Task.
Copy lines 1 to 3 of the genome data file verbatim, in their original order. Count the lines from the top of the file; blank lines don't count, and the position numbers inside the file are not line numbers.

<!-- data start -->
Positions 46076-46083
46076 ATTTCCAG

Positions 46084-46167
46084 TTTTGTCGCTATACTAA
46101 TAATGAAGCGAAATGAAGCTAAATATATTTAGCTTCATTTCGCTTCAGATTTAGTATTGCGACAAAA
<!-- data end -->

Positions 46076-46083
46076 ATTTCCAG

Positions 46084-46167